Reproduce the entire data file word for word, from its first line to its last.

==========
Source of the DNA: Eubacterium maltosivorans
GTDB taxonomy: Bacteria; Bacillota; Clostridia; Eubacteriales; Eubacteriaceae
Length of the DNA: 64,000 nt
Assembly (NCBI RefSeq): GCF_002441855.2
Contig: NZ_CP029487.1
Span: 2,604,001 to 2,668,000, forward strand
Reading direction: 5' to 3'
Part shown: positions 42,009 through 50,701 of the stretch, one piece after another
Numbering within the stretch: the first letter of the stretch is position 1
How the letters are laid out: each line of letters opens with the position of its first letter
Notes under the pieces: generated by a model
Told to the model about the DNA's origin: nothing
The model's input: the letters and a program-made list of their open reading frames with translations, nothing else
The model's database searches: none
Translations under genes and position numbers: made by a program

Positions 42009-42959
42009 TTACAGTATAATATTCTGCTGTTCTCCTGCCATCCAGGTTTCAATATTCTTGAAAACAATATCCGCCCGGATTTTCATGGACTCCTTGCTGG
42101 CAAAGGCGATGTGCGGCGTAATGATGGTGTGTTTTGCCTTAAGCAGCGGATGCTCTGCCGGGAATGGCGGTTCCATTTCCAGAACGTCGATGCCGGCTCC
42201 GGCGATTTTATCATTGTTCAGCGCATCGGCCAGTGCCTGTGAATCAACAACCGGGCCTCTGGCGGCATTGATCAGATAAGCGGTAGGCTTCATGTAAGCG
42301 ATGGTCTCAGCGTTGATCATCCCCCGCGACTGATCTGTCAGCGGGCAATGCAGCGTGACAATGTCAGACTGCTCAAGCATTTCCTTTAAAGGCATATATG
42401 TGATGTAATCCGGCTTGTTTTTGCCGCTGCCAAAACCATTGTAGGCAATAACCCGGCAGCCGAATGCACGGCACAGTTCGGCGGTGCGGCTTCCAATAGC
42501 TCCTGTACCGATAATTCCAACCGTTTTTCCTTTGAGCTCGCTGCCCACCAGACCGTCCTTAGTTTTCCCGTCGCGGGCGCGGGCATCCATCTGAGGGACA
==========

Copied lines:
Source of the DNA: Eubacterium maltosivorans
GTDB taxonomy: Bacteria; Bacillota; Clostridia; Eubacteriales; Eubacteriaceae
Length of the DNA: 64,000 nt
Assembly (NCBI RefSeq): GCF_002441855.2
Contig: NZ_CP029487.1
Span: 2,604,001 to 2,668,000, forward strand
Reading direction: 5' to 3'
Part shown: positions 42,009 through 50,701 of the stretch, one piece after another
Numbering within the stretch: the first letter of the stretch is position 1
How the letters are laid out: each line of letters opens with the position of its first letter
Notes under the pieces: generated by a model
Told to the model about the DNA's origin: nothing
The model's input: the letters and a program-made list of their open reading frames with translations, nothing else
The model's database searches: none
Translations under genes and position numbers: made by a program

Positions 42009-42959
42009 TTACAGTATAATATTCTGCTGTTCTCCTGCCATCCAGGTTTCAATATTCTTGAAAACAATATCCGCCCGGATTTTCATGGACTCCTTGCTGG
42101 CAAAGGCGATGTGCGGCGTAATGATGGTGTGTTTTGCCTTAAGCAGCGGATGCTCTGCCGGGAATGGCGGTTCCATTTCCAGAACGTCGATGCCGGCTCC
42201 GGCGATTTTATCATTGTTCAGCGCATCGGCCAGTGCCTGTGAATCAACAACCGGGCCTCTGGCGGCATTGATCAGATAAGCGGTAGGCTTCATGTAAGCG
42301 ATGGTCTCAGCGTTGATCATCCCCCGCGACTGATCTGTCAGCGGGCAATGCAGCGTGACAATGTCAGACTGCTCAAGCATTTCCTTTAAAGGCATATATG
42401 TGATGTAATCCGGCTTGTTTTTGCCGCTGCCAAAACCATTGTAGGCAATAACCCGGCAGCCGAATGCACGGCACAGTTCGGCGGTGCGGCTTCCAATAGC
42501 TCCTGTACCGATAATTCCAACCGTTTTTCCTTTGAGCTCGCTGCCCACCAGACCGTCCTTAGTTTTCCCGTCGCGGGCGCGGGCATCCATCTGAGGGACA